Unusual ‘Accents’ in the Shade Garden

By Dina Lehmann-Kim, Certified Master Gardener

Bon Air Park Shade Garden in early April with Mertensia virginica (Virginia bluebells)

Bon Air Park Shade Garden in early April with
Photo © Mary Free

The Shade Garden at Bon Air Park in Arlington is one of the smallest of the demonstration gardens maintained by the Master Gardeners of Northern Virginia. Located off Wilson Boulevard at 850 N. Lexington St., the garden hosts nearly 100 different plant varieties, a few of which may be unfamiliar, if not unusual, to visitors.



White Tradescantia virginiana (spiderwort) close-up with leaves.

White Tradescantia virginiana (spiderwort) close-up with leaves.
Photo © 2018 Dina Lehmann-Kim

Among its collection is Tradescantia virginiana (spiderwort), a native plant that can grow 2 feet high with a mass of long, spear-shaped leaves. Beginning in April, long round stems with large clusters of buds begin to appear. Each bud holds a flower that blooms for only one day, with subsequent flowers emerging from the other buds. Flowering can last six to eight weeks. If the plant is cut back after flowering, it may rebloom in the fall. Flowers can come in many colors, ranging from bright white to purple, blue, and even red. Visitors to the Shade Garden can enjoy the white, lavender, and purple varieties.

This plant does well in shade, but thrives in full sun. It is slow to spread and does not suffer from serious insect problems or diseases. It can be used as a border plant, an accent, or in a mass planting.  In the Shade Garden it is used as an accent plant in zones 1, 2, and 5.

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Nectaroscordum siculum (honey garlic)

Nectaroscordum siculum (honey garlic)
Photo © 2018 Dina Lehmann-Kim

Another unusual plant found in the Shade Garden is  Nectaroscordum siculum (honey garlic). This spring bulb is located at the base of the garden’s redbud tree. It belongs to the Allium family – the same family to which culinary garlic and onion belong. If one were to crush its leaves, a scent redolent of garlic would emerge. Its red and white hexagonal flowers dangle like little bells from arching stems that form a circle around the main stem which can reach 4 feet high. It makes for an unexpected accent plant.

A third plant of interest from both a botanical and etymological perspective is Yucca filamentosa (Adam’s needle). Native to the southeastern United States, it is commonly seen in the northern Virginia metro area. Reminiscent in appearance to what some might think of as a desert cactus, it has thick, sword-shaped leaves with hairy edges. Like desert plants, Y. filamentosa can tolerate dry conditions and full sun, though it seems quite happy in its shady location in zone 5 of the garden.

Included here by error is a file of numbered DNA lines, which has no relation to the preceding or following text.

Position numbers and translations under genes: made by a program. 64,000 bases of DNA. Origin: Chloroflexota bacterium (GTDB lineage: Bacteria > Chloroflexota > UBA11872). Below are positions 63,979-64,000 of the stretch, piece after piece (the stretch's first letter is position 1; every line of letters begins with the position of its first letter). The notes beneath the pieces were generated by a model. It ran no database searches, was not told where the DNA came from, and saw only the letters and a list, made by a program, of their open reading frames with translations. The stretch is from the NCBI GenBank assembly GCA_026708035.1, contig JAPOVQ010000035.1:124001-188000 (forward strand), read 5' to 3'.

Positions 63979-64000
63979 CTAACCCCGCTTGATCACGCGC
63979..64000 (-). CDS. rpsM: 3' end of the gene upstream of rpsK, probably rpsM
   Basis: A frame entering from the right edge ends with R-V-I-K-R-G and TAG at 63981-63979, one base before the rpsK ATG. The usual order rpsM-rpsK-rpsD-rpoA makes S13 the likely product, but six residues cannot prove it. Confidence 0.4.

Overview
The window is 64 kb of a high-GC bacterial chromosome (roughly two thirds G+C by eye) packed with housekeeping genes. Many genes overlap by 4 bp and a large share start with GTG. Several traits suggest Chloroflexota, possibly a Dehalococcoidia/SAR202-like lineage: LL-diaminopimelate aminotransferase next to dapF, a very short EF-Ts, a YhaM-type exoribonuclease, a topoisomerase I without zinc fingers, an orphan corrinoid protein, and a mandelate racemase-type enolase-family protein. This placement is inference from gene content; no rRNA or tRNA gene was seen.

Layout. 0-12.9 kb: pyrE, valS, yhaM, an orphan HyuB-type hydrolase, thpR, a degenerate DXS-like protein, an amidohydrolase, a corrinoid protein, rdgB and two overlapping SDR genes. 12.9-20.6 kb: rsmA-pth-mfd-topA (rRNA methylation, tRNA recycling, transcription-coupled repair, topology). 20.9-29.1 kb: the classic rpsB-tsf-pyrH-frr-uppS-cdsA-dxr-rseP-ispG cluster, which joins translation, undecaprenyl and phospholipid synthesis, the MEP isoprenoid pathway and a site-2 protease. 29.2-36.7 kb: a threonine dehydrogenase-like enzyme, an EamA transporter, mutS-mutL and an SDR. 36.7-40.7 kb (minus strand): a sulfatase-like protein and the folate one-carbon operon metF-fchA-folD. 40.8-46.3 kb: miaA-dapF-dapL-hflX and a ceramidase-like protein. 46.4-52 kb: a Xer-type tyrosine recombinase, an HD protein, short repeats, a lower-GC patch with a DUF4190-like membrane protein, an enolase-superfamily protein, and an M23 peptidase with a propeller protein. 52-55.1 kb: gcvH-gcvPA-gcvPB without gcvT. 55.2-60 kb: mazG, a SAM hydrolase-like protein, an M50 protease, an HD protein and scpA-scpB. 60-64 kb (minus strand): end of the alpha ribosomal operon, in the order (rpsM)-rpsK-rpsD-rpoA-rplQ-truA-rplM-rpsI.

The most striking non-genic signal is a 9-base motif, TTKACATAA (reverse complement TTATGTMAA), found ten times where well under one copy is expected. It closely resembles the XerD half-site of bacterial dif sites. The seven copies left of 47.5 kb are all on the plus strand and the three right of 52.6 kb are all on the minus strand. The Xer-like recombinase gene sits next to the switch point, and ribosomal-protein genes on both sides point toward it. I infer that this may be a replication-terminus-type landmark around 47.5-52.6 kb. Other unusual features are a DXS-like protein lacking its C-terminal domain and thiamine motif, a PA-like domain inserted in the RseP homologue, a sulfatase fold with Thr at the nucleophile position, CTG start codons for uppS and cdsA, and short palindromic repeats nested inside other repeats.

In addition to its cactus-like appearance, this plant has another unusual quality – a unique relationship with an insect – the Yucca moth. In fact, each is indispensable to the other for survival. This relationship is called “mutualism” and refers to the fact that each organism benefits from the other without experiencing harm. The moth’s larvae depend on Yucca seeds for sustenance, and the plant itself can only be pollinated by the Yucca moth. In late spring, the Yucca sends up a 5- to 6-foot stalk which hosts a mass of white, waxy, bell-shaped flowers.

Gardeners in the northern Virginia metro area may wish to add any of these plants to their collection as accent plants for both interest and unusual beauty.


Tradescantia virginiana (spiderwort)

Rosenkranz, G. “Tradescantia virginiana (spiderwort).”  University of Maryland Extension. https://extension.umd.edu/ipm/landscape-management-nursery-production/tradescantia-virginiana-spiderwort

“Tradescantia virginiana, Spiderwort.” Tried and True Native Plant Selections for the Mid-Atlantic. Master Gardeners of Northern Virginia.

Nectaroscordum siculum (honey garlic)

“Unusual Spring Flowering Bulbs.” Nebraska Extension: Hort Update. https://unlcms.unl.edu/ianr/extension/hort-update/BulbsUnusual

Yucca filamentosa (Adam’s needle)

Moisset, B. “Yucca Moths (Tegeticula sp.).” United States Department of Agriculture, Forest Service. https://www.fs.fed.us/wildflowers/pollinators/pollinator-of-the-month/yucca_moths.shtml

Ramsay, M. and J. R. Schrock. 1995. “The Yucca Plant and the Yucca Moth.” The Kansas School Naturalist 41:2. https://www.emporia.edu/ksn/v41n2-june1995/

“Yucca filamentosa.” North Carolina State University Extension. https://plants.ces.ncsu.edu/plants/all/yucca-filamentosa/


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